Success in addressing climate change will come down to ownership of the problem. When it comes to carbon, accountability is key.
We, as civil engineers, have enormous potential to translate climate policies and ambitions into on-the-ground action and measurable progress across the sector. I raised this issue while speaking at the Institute for Government conference ahead of COP 26, and it bears repeating here.
The precise nature of what we do as creators, shapers and guardians of infrastructure puts us at the heart of the world’s carbon problem and also at the centre of new solutions. If we get our response to the climate crisis right, we can build confidence with policy-makers and draw investment towards us for the decades ahead.
To do this, we must understand and become properly accountable for the extent and urgency of the climate problem as it relates to what we do. Then we must deliver a solution of matching scale, at speed.
This brings us to a fork in the road.
We each have a crucial choice to make.
Do we take the 'high route'?
The ‘high route’ encourages us to raise our eyeline and focus on the big carbon picture.
Given our reach across the exact sectors where decarbonisation is so important and urgent (especially transport, buildings and energy, but also digital, water and waste) and our desire to play a pivotal part, we can grab the opportunity to bring through transformational change and measure progress at this high level. This applies everywhere, at all scales, and across the whole lifecycle of every asset.
This route is steep, challenging and complex, but takes us straight into highly respected, influential territory, where our voices and actions are heard, seen and appreciated; where we continue to make a real difference to communities across the world.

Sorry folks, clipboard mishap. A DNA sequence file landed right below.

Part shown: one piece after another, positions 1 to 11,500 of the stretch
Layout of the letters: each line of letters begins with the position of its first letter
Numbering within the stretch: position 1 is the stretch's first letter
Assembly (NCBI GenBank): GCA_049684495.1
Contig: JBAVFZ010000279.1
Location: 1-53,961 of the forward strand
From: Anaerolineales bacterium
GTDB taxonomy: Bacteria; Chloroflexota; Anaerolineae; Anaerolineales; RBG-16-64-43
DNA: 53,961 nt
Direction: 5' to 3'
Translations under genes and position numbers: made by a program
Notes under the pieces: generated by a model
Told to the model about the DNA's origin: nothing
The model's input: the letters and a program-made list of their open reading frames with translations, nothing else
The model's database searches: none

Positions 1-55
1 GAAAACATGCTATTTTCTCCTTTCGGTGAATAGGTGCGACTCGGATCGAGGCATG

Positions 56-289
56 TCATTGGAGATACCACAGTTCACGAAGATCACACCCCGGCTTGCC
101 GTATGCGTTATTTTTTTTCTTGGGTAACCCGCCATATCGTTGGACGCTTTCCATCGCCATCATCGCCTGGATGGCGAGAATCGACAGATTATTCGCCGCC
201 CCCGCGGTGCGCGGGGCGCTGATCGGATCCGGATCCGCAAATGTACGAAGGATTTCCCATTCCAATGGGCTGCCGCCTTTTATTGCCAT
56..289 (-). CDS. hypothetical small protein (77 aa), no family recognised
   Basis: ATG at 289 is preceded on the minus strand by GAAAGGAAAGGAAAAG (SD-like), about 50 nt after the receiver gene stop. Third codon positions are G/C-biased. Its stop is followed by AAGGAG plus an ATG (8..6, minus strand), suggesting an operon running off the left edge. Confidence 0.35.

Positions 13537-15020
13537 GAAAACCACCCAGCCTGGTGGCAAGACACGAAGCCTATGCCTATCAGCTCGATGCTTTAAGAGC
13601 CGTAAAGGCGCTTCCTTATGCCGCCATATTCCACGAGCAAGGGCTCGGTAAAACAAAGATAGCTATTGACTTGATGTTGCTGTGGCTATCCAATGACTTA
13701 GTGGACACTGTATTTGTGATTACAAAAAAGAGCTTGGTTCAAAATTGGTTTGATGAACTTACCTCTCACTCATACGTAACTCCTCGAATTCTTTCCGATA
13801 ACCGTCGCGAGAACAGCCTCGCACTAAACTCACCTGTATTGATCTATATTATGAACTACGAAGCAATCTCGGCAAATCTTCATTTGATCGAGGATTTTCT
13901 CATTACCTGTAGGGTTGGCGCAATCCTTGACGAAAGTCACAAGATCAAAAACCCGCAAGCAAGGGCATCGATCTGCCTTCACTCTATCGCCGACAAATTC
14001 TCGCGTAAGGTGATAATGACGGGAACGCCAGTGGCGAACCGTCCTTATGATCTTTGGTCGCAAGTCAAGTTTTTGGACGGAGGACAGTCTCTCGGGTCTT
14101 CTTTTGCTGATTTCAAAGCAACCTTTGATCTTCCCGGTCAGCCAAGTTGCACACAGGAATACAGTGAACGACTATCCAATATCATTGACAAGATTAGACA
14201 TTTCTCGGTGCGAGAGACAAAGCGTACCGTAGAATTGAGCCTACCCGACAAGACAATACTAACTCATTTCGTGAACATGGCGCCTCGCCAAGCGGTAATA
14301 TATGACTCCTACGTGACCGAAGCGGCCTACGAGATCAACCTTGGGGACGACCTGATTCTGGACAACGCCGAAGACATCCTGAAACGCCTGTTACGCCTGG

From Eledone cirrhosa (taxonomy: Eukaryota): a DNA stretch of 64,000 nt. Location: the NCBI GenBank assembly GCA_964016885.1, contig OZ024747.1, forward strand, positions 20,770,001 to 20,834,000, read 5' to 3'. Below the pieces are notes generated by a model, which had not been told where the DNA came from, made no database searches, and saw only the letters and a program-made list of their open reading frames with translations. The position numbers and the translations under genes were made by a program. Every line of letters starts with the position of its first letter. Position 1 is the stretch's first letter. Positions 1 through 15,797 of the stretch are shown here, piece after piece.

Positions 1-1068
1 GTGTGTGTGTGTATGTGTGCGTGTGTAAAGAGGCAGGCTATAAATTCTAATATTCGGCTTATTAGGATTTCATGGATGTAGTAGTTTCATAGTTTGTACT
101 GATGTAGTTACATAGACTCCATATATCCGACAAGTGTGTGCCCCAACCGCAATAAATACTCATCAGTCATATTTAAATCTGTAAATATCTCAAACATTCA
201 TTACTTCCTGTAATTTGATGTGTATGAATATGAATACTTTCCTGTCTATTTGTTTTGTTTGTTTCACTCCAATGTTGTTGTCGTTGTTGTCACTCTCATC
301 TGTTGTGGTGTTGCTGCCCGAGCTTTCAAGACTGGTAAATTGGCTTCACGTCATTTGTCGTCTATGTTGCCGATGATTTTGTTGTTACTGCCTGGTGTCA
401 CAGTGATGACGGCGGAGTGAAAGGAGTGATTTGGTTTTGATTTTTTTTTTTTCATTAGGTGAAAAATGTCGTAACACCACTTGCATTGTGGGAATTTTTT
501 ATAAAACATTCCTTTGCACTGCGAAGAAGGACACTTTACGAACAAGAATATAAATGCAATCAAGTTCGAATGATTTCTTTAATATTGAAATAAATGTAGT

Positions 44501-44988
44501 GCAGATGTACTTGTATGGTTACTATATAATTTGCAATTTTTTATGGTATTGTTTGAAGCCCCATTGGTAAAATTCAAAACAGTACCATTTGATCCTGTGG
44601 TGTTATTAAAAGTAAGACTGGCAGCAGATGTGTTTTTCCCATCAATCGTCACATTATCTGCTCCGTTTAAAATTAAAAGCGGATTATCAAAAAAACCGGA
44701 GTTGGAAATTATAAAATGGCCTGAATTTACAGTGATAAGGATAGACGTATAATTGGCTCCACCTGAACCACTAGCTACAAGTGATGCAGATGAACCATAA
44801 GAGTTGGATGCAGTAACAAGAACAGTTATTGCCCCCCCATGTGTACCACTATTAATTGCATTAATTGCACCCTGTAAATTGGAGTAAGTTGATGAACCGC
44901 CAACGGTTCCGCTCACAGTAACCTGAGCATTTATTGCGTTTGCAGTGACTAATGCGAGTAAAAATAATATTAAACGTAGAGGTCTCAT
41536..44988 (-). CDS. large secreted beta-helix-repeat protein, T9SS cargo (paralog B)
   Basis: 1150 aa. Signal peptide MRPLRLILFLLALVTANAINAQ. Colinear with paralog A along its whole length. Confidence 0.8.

Or do we take the 'low route'?
The other route appears much easier at first glance. It’s smooth and tempting, and it involves us joining in with the crowd on the lower ground.
It quietly whispers that achieving net zero could be "easy" – we can set aside the inconvenience and hard work of leading real change and focus simply on measuring and offsetting our direct and controllable carbon emissions (for example, the energy use or travel associated directly with our organisations and employees), just like everyone else. It encourages us to continue to side-step the nature of our collective professional work – the detail and carbon potential of what we do and deliver – and essentially leaves others to worry about handling climate change.
Sadly, this ‘low route’ diverts us neatly around the vast majority of our potential to build visibility and respect, or to make a real difference, now or for future generations. Why? Because anyone choosing it is holding us all back, continuing to tie our sectors in as major contributors to the carbon problem.
We have the opportunity to choose the ‘high route’, right now, not just because we can but because the world needs and expects us to lead urgent change.
We can easily cut carbon from what we do, often ending up with lower cost solutions and system improvements.
We can start today. We simply need to ask ourselves new questions and fix our sights on the right carbon outcomes.
Are we bold enough to reach for the golden opportunity of industry transformation? To halve our carbon impacts, old and new – by 2030?
Are we bold enough to choose the high route? To take on proper accountability?
Are you bold enough to do what you need to do?
What are you going to do?
Join in: become an ICE Carbon Champion
You can now become an ICE Carbon Champion in exchange for sharing examples of planned and actual carbon reduction in practice. Please click here to find out more and start your entry.
Catch up: watch Shaping Zero
Our infrastructure assets and systems – either when created or as they operate all over the world – are responsible for around 70% of the carbon dioxide emissions generated every day. This is the primary driver of climate change and is unacceptable. We are causing harm and we have to change, now. Watch Shaping Zero, below, to find out more.
Don’t forget: go digital
Please consider the small but important step of opting for the digital edition of NCE at ice.org.uk/switch.